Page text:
Hints and Tips for Dealing with a Destructive Chewer

Puppies chew when their teeth are coming in and their gums hurt.

Teenage puppies (8 to 14 months of age) chew because their adult teeth are coming in and because, well, they are teenagers. And for many dogs, if they’re feeling bored or stressed, their release is to chew.

Unfortunately, chewing can cause a great deal of damage. A large dog can strip a sofa of fabric and filling and a small dog can ruin a pair of shoes. Plus, dogs who chew can break teeth and eat items that can cause tremendous harm. So let’s take a look at destructive chewing and what you can do to protect both your dog and your belongings.

Puppies Chew

Young puppies begin losing their baby teeth at about three and a half months of age. Up until then, their teeth are small, fragile, and very sharp. Although puppies don’t have the jaw strength that teenage and adult dogs they can still do some damage because their teeth are so sharp. Puppies also explore the world with their mouth; just like with human babies, everything goes in the mouth.

The goal with puppies is to practice prevention so that they don’t hurt themselves. At the same time, by not allowing the puppy to chew on things you’d prefer he ignore, you can also make sure he doesn’t develop bad habits. If, for example, he never chews on your shoes, he won’t look to your shoes as potential fun.

Restrict your puppy’s freedom in the house so he can’t sneak off to the back bedroom and grab something he shouldn’t. At the same time, make sure the portions of the house where he’s allowed are safe: tuck away cords, pick up the remote, and make sure the kids’ toys are put away.

Pre-Teens and Teenagers

As your puppy grows, he’s going to continue to chew. From four to eight months of age he’ll be considered a pre-teen and from eight to fourteen (or for some dogs, sixteen months) he is a teenager. His teeth will come in from four to five months of age but sometimes the big molars come in up to about eight months of age. During and after teething, a  teenage puppy needs to chew. His gums hurt, his jaws hurt, he will be driven to chew. Keep toys, chews, and treats in front of him that he can chew.

During these stages of development, continue the practices begun during early puppyhood. Restrict his access to areas of the house where he can get into trouble and continue to keep things out of his reach. Don’t be fooled into allowing him more freedom when he’s acting more grown-up; even canine teenagers are still mentally immature.

powerful chewer

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Obedience Training Builds Communication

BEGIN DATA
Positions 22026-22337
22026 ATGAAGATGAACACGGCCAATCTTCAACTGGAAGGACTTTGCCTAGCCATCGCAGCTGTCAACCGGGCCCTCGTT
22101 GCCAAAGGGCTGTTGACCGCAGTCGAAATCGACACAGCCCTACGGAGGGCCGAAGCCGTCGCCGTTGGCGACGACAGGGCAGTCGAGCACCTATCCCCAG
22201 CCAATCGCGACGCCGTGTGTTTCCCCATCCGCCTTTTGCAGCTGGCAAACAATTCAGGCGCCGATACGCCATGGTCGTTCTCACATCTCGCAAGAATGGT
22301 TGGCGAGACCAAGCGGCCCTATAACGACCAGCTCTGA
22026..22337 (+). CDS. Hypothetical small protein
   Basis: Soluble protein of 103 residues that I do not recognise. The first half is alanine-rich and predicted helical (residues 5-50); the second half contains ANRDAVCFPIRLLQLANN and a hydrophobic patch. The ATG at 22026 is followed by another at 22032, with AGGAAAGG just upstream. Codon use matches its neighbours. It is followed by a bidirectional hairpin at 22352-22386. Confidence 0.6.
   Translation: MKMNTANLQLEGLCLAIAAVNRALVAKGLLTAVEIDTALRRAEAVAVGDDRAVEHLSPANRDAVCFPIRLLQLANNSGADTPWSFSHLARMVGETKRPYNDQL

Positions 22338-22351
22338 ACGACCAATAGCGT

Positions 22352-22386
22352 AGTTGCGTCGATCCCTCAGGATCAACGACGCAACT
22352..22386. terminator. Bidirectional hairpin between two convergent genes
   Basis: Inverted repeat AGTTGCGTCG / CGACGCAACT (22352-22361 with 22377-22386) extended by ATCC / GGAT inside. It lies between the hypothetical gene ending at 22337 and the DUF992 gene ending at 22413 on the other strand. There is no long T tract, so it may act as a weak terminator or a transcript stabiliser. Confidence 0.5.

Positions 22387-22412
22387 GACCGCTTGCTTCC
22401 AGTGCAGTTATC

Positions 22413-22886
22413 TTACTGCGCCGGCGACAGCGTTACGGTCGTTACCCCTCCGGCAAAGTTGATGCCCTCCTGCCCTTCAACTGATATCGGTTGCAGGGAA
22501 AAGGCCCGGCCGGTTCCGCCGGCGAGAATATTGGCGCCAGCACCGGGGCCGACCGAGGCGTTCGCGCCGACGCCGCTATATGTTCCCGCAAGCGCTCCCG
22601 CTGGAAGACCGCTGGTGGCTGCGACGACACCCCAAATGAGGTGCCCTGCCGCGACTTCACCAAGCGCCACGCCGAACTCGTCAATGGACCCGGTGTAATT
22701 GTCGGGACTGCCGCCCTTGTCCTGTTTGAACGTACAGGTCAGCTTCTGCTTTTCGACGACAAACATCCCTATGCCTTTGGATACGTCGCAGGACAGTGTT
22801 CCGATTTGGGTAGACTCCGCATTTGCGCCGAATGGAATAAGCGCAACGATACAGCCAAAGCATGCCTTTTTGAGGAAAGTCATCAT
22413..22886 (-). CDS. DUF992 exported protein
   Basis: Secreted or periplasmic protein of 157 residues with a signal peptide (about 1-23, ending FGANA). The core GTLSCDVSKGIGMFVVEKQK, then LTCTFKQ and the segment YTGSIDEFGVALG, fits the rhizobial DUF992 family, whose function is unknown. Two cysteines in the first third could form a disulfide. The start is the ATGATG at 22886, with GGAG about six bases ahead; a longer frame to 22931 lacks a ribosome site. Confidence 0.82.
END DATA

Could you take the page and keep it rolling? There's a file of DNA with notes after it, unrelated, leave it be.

Although training by itself won’t stop destructive chewing, training does create better communication between the two of you. Increased communication will help you teach your puppy what he can chew on and what is not his.

If you began obedience training with a puppy class or a basic obedience class, continue practicing those skills. If you haven’t done any obedience training and you have a teenage puppy or adult dog, consider enrolling in a class.

You can begin teaching your puppy what is his and what isn’t at any time during puppyhood. Hand him one of his toys and tell him, “Get your toy! Yeah!” Or, “Good toy!” and let him play with the toy. Later, when he picks up something you don’t want him to have, take that away, “No, this is mine.” And then take him to his toy box, “Get your toy!” Then praise him when he has his toy.

Good training practices do not include punishing the dog after damaged items have been discovered. Dragging him to the chewed sofa, shaking your damaged shoe in front of him, hitting, yelling, or other punishments do not work and will not prevent future chewing.

Physical Exercise is Important

Exercise is important for all dogs and can help with destructive behaviors at all ages. Many times dogs get into trouble because they have all this excess energy and they want to do something. If a shoe is available, well, then, that shoe will be chewed. Exercise should be age appropriate, of course. If you have concerns as to how much or what kind of exercise is right for your puppy, teenager, or adult dog, ask your veterinarian for guidance.

Don’t Ignore Destructive Chewing

If your young puppy is chewing destructively on things in the house and outside, don’t ignore the behavior. Destructive chewing is potentially dangerous, expensive, and harmful to your puppy. Plus, contrary to popular opinion, most puppies do not grow out of this behavior. Puppies (and dogs) repeat those actions that are rewarding to them. If the dog has fun chewing, or if the chewing satisfies a need, then he will continue chewing.

Meet the Author: Liz Palika

Liz Palika is a Certified Dog Trainer, Certified Animal Behavior Consultant, and the co-owner of Kindred Spirits Dog Training in Vista, CA. Liz is also an award-winning author and writer specializing in pets. She writes about cats, cat behavior and health, dogs, dog behavior and health, living with pets, and pet nutrition. Liz’s works have been recognized with many awards, but her most recent book, “Idiot’s Guides: Dog Training” (Penguin Books, 2014) recently won the Best Nonfiction book category in the San Diego Book Writing competition. Liz shares her home with two dogs; Bashir, an Australian Shepherd, and Bones, an English Shepherd. Three cats, Spock, Scottie, and Kirk, provide motivation for her articles about cats. And yes, she is a Star Trek fan. For more information go to www.kindredspiritsk9.com.

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